Toxic Shock Syndrome
Alternate Names : TSS
Toxic shock syndrome, or TSS, is a rare, potentially life-threatening disorder. It occurs when toxins made by certain types of bacteria are released into the bloodstream.
What is going on in the body?
Toxic shock syndrome was first described in children in 1978. Experts quickly realized it happened more often among women who used superabsorbent tampons during their periods. TSS is triggered by toxins made by Staphylococcus aureus bacteria. The toxins cause a high fever and can damage the kidneys, liver, and heart.
Experts believe that tampons may block bacteria within the vagina. The moist, humid environment allows them to grow and produce high levels of toxins. Tampons can cause very small cuts in the vagina during insertion. These small cuts allow bacteria and their toxins to enter the bloodstream. About 70% of TSS cases have been related to certain brands of highly absorbent tampons that are no longer made.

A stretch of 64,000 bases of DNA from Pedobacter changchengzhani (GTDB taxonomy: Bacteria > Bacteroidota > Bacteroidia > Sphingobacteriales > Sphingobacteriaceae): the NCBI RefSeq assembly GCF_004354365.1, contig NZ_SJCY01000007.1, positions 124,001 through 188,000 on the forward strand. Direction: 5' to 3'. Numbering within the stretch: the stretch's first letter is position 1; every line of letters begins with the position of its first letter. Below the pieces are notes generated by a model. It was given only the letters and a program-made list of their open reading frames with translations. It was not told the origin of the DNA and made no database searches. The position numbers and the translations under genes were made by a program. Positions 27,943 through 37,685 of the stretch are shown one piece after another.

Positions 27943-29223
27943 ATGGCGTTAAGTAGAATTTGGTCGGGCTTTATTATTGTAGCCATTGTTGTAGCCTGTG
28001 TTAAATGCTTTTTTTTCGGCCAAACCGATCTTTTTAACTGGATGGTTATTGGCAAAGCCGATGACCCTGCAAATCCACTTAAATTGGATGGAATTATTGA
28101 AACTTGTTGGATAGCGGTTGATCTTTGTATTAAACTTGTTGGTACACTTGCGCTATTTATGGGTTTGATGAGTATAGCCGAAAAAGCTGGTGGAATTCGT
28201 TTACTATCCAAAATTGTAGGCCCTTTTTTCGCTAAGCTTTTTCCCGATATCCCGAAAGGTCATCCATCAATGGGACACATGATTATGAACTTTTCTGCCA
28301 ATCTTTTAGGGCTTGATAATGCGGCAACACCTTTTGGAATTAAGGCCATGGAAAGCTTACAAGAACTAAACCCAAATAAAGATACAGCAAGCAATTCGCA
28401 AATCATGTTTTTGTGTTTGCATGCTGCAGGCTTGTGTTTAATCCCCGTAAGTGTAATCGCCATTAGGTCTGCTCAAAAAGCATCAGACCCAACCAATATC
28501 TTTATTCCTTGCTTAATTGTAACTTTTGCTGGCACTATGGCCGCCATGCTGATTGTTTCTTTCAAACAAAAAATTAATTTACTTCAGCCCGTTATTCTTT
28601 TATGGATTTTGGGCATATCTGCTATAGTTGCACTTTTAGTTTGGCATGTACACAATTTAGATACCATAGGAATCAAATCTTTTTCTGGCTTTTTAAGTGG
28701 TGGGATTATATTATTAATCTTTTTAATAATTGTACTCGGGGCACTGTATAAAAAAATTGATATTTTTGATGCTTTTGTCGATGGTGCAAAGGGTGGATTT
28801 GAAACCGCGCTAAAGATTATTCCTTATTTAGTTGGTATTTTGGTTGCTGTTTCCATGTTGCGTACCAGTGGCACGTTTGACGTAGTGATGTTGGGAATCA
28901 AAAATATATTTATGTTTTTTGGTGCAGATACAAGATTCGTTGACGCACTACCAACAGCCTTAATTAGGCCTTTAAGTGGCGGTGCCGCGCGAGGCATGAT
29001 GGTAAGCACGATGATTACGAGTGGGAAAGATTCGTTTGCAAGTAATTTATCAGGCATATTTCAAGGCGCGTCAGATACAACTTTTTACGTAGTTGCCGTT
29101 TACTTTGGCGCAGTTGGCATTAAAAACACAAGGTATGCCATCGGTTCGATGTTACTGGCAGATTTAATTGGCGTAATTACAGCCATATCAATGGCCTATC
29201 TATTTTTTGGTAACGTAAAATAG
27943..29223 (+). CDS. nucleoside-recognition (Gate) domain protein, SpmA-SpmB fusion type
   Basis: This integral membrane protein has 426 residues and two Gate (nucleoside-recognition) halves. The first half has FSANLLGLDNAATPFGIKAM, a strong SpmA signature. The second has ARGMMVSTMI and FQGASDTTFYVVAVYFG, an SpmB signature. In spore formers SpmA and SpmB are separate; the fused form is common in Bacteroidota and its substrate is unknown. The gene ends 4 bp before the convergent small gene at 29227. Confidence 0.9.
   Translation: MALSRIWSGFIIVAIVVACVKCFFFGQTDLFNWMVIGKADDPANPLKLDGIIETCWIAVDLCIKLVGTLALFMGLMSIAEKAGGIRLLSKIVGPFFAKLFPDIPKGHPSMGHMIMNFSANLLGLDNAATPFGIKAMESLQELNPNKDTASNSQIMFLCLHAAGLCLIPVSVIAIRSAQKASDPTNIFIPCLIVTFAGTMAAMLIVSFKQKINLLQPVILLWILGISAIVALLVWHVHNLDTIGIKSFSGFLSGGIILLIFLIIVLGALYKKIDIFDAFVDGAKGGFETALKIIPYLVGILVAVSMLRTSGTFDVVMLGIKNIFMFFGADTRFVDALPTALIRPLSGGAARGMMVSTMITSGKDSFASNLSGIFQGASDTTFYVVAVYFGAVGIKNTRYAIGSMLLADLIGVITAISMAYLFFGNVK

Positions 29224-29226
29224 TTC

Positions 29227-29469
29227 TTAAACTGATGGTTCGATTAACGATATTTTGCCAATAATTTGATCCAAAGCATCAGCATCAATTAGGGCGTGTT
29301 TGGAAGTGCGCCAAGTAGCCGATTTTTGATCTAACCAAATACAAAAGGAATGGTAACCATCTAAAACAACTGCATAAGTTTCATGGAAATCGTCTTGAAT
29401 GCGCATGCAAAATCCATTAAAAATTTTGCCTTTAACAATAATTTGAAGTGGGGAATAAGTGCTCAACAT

What are the causes and risks of the disease?
Following is a list of certain factors that increase a woman's chances of getting TSS:
being between the ages of 12 and 30
having recently delivered a baby
having recently had surgery
leaving a diaphragm or cervical cap in the vagina for more than 36 hours
wearing the same tampon for longer than 8 hours